A pressing need for early resolution of clinical negligence cases

Slow litigation processes are racking up legal costs that are among the highest in the world

Letter of the Day
Letter of the Day

Sir, – Mary Carolan’s article “‘Adversarial’ approach to clinical negligence contributing to State bill of €4.1 billion, conference told” (News, June 19th) highlights the costly and “not fit for purpose” process to resolve clinical negligence claims in Ireland. Both Ciarán Breen, the director of the State Claims Agency, and Mr Justice Charles Meenan rightly urge the introduction of pre-action protocols to facilitate early resolution of cases.

Pre-action protocols are a set of guidelines, laid out through legislation, which explain the conduct and steps a court expects parties to take before claims can commence. This encourages claims to be settled outside of litigation and reduces the time the process takes.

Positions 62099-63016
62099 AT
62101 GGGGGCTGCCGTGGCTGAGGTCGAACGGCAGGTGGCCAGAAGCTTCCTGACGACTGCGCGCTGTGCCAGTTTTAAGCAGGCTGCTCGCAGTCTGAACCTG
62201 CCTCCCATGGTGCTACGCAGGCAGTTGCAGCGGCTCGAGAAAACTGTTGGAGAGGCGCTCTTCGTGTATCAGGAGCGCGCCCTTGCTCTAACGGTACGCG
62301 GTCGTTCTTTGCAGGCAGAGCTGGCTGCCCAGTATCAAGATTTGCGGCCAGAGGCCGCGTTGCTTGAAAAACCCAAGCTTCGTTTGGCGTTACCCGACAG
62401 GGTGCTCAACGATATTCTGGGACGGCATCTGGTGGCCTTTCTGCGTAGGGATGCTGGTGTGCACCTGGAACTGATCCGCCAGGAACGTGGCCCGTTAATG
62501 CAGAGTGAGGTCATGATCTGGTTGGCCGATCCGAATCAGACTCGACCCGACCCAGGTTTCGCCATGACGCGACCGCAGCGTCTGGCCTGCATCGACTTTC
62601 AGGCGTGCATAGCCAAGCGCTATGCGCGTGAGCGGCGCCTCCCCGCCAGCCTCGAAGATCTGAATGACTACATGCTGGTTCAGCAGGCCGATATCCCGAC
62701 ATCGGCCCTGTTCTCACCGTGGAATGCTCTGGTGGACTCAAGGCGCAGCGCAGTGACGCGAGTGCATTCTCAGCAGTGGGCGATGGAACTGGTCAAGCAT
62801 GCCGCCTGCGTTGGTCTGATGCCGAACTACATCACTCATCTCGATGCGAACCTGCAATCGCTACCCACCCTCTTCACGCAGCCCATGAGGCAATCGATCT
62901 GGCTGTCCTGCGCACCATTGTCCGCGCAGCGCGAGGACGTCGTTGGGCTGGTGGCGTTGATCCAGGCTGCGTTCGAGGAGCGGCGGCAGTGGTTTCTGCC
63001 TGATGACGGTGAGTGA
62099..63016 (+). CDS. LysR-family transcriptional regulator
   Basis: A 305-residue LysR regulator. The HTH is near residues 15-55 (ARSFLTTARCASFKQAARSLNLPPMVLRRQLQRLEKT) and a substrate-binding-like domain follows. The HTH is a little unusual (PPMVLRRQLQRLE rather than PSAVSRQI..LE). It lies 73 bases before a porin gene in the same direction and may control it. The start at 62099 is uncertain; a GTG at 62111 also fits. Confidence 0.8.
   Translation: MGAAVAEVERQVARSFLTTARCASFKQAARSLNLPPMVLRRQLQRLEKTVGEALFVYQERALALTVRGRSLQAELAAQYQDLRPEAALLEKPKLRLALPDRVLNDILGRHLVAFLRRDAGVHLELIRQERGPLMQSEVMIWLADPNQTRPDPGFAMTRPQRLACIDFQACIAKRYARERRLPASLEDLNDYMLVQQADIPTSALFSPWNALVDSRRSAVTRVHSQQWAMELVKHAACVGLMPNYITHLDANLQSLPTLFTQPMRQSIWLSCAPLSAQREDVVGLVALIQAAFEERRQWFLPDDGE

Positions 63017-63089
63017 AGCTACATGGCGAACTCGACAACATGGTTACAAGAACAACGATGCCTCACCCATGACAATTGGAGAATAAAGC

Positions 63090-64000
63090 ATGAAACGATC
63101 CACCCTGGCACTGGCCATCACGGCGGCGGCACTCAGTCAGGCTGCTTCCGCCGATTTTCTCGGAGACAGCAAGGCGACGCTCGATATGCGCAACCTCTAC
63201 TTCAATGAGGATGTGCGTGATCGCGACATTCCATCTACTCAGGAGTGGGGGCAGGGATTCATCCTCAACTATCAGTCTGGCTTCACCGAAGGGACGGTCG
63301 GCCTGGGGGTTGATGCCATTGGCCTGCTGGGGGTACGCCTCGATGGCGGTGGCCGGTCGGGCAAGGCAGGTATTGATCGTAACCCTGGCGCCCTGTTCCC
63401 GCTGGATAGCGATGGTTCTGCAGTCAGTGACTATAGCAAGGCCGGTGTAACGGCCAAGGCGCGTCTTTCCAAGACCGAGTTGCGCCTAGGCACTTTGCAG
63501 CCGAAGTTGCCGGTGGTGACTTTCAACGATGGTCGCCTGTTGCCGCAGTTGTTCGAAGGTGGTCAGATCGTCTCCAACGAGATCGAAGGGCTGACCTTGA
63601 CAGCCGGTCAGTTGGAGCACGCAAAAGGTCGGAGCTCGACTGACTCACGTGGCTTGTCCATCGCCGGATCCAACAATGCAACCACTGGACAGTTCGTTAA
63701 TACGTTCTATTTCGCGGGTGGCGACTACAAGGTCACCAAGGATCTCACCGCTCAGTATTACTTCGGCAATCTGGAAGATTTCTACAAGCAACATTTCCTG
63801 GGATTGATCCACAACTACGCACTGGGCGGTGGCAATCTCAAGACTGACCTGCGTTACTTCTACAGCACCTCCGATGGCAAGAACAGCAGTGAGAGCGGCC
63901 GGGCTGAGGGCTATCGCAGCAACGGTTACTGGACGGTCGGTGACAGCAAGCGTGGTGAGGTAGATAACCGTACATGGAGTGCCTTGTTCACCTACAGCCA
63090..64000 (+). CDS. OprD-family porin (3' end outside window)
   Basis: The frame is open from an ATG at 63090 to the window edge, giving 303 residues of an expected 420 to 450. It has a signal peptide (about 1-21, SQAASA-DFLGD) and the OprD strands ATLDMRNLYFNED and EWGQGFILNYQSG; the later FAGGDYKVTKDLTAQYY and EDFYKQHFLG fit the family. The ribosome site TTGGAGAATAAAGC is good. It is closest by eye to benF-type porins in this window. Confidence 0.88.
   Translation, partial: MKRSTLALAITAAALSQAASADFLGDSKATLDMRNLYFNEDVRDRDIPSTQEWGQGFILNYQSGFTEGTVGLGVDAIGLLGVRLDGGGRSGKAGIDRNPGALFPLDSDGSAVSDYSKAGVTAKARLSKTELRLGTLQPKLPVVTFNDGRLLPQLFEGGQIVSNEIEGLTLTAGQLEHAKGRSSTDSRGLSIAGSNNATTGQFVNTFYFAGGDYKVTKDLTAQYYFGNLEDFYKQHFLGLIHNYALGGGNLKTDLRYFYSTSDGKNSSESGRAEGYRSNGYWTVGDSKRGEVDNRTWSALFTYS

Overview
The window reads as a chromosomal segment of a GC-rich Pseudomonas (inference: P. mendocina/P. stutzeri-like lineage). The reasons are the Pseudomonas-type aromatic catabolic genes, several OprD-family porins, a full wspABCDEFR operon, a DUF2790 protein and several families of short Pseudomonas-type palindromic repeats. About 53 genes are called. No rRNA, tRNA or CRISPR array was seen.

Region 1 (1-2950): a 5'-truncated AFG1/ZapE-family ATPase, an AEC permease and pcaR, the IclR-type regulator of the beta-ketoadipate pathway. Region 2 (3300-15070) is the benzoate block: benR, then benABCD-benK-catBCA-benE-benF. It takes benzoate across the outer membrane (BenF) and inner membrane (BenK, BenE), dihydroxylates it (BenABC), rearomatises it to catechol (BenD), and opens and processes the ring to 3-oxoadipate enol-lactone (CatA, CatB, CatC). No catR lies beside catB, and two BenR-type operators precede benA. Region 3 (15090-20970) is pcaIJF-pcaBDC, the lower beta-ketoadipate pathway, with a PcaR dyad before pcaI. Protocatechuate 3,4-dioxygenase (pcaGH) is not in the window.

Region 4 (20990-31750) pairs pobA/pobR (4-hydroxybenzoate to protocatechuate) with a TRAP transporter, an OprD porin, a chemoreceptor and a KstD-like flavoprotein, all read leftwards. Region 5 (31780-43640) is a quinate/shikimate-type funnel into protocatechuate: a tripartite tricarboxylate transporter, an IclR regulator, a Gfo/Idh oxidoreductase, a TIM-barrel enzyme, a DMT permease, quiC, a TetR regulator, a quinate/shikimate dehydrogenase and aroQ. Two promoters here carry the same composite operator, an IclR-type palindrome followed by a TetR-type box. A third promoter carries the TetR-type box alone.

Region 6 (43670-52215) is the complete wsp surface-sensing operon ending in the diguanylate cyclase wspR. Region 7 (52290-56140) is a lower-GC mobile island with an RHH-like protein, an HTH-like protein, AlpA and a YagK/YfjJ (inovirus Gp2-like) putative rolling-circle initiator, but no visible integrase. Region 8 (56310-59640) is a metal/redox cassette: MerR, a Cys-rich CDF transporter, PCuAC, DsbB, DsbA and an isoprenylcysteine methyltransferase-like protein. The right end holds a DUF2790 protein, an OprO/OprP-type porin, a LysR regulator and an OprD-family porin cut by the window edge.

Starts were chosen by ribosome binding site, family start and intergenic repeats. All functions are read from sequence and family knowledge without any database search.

Pre-action protocols have been widely accepted as needed in Ireland over the last 10 years, and the Government has committed to their introduction in both the 2022 and 2023 justice plan.

We are, however, still waiting for the necessary regulations to be introduced.


A recent Medical Protection Society (MPS) report shows that the slow litigation processes in Ireland are affecting patients’ and doctors’ mental wellbeing and racking up legal costs that are among the highest in the world.

The report revealed that at MPS, it takes 1,462 days on average to resolve a clinical negligence claim, which is over 50 per cent longer than those we resolve in Hong Kong, Singapore and the UK.

The average legal cost for an Ireland claim managed by MPS is €34,646 which is 191 per cent more expensive than in the UK (€11,911).

The need for pre-action protocols is becoming increasingly pressing, and we will continue to call on the Government to deliver this reform.

With damaging effects to patients and doctors’ mental wellbeing, significant delays to compensation being paid, and eye-watering legal costs, the current situation is clearly no longer sustainable. – Yours, etc,


Medical Protection Society,